Mayor Michael Bloomberg placed the blame on Albany when he introduced drastic cuts in his executive budget on Friday. The city’s libraries, schoolteachers and firehouses are all on the chopping block in the Mayor’s budget, and the reaction from the city has not been favorable.
Bloomberg said that through responsible budgeting, the city has escaped the financial doom the recession wrought on other cities around the country.
“We are in better shape than most cities for two prime reasons: we’ve made smart investments in our economy and we budgeted in a responsible way that prepared us for the inevitable downturn in the national economy,” Bloomberg said.
“But we are not an island. We are not immune to the realities in Albany and Washington,” Bloomberg continued.
The Mayor railed against state and federal cuts to the city’s funding. In this year’s state budget, education for city schools was cut by $1.2 billion. The city offset these cuts with $2 billion from the city’s savings; however, Bloomberg said without a reform in education law—notably the last in, first out policy—teachers would still be laid off. Bloomberg anticipates more than 6,000 teaching positions will be eliminated through layoffs and attrition.
Also on the chopping block are 20 firehouses throughout the city, including Engine Company 271 in Bushwick, and severe cuts to the city’s libraries. Social service programs are also slated to receive less funding, however, the city is restoring programs for 16,000 children served by the Administration of Children’s Services, which was slated to be cut in the Mayor’s preliminary budget released last month.
City Council Members have attacked the budget and called on the Mayor to evaluate different ways to save money. One popular idea is halting the way the city uses outside contractors.
The City Council and the Mayor must negotiate a final budget by July 1.
by Eric Yun
Local Council Members speak out against the Mayor’s proposed budget cuts:
Chair, Fire and Criminal Justice Committee
Representing Glendale, Maspeth, Middle Village, Richmond Hill, Ridgewood and Woodhaven
“As we approach the 10th anniversary of the attacks on 9/11, our FDNY remains as busy, strong and heroic as ever before—and the City needs to be there for them now just as they have been and always are there for us. The Mayor’s proposal to close 20 fire companies is dangerous, costly and a serious threat to public safety. Once again we need to come together as a community to fight these cuts and let the Mayor know we need our fire protection.”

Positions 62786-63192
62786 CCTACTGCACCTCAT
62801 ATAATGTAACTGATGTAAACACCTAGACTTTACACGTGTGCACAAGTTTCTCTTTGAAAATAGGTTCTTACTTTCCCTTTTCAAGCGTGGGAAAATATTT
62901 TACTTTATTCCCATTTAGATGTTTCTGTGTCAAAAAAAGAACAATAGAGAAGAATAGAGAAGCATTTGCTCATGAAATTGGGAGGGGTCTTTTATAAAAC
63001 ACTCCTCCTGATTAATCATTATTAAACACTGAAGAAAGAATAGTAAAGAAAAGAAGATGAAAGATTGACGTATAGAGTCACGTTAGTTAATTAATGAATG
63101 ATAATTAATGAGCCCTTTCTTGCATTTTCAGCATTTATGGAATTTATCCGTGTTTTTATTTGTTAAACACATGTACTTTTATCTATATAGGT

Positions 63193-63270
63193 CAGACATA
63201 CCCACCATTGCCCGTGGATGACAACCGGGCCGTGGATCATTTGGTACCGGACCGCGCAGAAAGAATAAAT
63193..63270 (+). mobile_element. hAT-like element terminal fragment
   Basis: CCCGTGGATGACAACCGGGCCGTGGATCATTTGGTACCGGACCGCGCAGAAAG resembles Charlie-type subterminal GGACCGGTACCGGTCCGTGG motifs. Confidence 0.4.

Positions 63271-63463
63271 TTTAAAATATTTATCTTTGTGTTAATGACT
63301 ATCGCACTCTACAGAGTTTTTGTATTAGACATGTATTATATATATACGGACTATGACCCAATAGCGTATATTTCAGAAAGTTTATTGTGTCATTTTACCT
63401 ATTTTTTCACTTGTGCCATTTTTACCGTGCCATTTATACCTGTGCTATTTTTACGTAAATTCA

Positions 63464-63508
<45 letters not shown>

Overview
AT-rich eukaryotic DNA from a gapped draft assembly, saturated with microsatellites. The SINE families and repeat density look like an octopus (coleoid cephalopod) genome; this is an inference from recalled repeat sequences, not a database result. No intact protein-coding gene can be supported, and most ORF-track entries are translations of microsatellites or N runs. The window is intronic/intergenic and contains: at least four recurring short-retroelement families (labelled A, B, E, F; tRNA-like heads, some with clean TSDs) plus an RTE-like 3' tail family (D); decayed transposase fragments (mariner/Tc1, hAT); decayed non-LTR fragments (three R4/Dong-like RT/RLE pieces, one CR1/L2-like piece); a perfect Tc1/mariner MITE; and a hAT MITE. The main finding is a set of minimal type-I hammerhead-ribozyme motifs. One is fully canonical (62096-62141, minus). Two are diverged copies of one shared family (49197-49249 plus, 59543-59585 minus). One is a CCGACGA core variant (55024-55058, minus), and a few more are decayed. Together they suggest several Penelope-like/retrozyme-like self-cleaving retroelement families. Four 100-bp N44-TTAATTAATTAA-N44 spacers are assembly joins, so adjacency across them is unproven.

Chair, Cultural Affairs, Libraries and International Intergroup Relations Committee
Representing Woodside, Sunnyside, Long Island City, Astoria and Maspeth
“I think many of the cuts that the Mayor has put forward are unacceptable and I would include the cuts to libraries in particular. Libraries in Queens would receive a $25 million reduction, which would lay off hundreds of library staff members and close libraries. It’s hard to imagine Queens without its library system and we’re going to need to fight really hard to put as much money back as possible. These cuts are really severe and would really damage the quality of life in our neighborhoods if they were to be implemented as is. I’m concerned and I’m going to work with my colleagues to restore these services.”
Chair, Economic Development Committee
Representing Forest Hills, Kew Gardens and Richmond Hill
“I will not stand by as firehouses are proposed to be closed, teachers are set to be laid off and our quality of life is threatened due to the budget cuts on the table. We have an incredibly tough fiscal situation this year, but as I have said time and time again, cutting those who have built the middle class and make this city great is the wrong way to go. I will fight tooth and nail against these drastic cuts by looking first instead at bloated outsourced contracts and unnecessary and wasteful spending.”
Representing Ozone Park, South Ozone Park, Howard Beach, Woodhaven, Broad Channel and Richmond Hill
“This is a very difficult budget. Even though years of prudent fiscal planning helped the city weather the recession better than most, cuts still seem inevitable. I’m especially concerned about the impact potential teacher layoffs will have on class size in our schools, and I’m also worried about the proposed firehouse closings. As an alternative, I am encouraging my colleagues to seriously consider some of the recommendations that have already been made by the Independent Budget Office. Rest assured, before the City Council adopts the budget, I will do everything in my power to protect vital services and persuade the Mayor to find money elsewhere.”